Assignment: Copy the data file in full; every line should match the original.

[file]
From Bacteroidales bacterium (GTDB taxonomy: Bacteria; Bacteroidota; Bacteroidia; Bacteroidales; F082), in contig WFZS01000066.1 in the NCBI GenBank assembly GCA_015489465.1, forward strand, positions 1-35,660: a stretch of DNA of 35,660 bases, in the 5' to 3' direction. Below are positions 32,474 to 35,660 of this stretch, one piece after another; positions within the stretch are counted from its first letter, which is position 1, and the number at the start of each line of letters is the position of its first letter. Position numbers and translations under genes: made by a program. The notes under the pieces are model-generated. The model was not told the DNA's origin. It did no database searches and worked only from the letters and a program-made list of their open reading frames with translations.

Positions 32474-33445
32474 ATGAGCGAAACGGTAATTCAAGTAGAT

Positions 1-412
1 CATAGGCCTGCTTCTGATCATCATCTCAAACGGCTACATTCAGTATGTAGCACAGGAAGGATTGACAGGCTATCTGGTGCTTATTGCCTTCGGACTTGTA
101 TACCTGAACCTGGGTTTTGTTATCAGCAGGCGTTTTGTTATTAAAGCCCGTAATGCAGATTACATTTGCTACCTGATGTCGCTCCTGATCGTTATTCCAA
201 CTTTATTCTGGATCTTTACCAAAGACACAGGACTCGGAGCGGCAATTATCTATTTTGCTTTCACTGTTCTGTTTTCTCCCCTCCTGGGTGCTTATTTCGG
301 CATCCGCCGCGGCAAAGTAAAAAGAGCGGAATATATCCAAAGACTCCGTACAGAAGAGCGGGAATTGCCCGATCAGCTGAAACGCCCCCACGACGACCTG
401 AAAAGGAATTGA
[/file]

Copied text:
From Bacteroidales bacterium (GTDB taxonomy: Bacteria; Bacteroidota; Bacteroidia; Bacteroidales; F082), in contig WFZS01000066.1 in the NCBI GenBank assembly GCA_015489465.1, forward strand, positions 1-35,660: a stretch of DNA of 35,660 bases, in the 5' to 3' direction. Below are positions 32,474 to 35,660 of this stretch, one piece after another; positions within the stretch are counted from its first letter, which is position 1, and the number at the start of each line of letters is the position of its first letter. Position numbers and translations under genes: made by a program. The notes under the pieces are model-generated. The model was not told the DNA's origin. It did no database searches and worked only from the letters and a program-made list of their open reading frames with translations.

Positions 32474-33445
32474 ATGAGCGAAACGGTAATTCAAGTAGAT

Positions 1-412
1 CATAGGCCTGCTTCTGATCATCATCTCAAACGGCTACATTCAGTATGTAGCACAGGAAGGATTGACAGGCTATCTGGTGCTTATTGCCTTCGGACTTGTA
101 TACCTGAACCTGGGTTTTGTTATCAGCAGGCGTTTTGTTATTAAAGCCCGTAATGCAGATTACATTTGCTACCTGATGTCGCTCCTGATCGTTATTCCAA
201 CTTTATTCTGGATCTTTACCAAAGACACAGGACTCGGAGCGGCAATTATCTATTTTGCTTTCACTGTTCTGTTTTCTCCCCTCCTGGGTGCTTATTTCGG
301 CATCCGCCGCGGCAAAGTAAAAAGAGCGGAATATATCCAAAGACTCCGTACAGAAGAGCGGGAATTGCCCGATCAGCTGAAACGCCCCCACGACGACCTG
401 AAAAGGAATTGA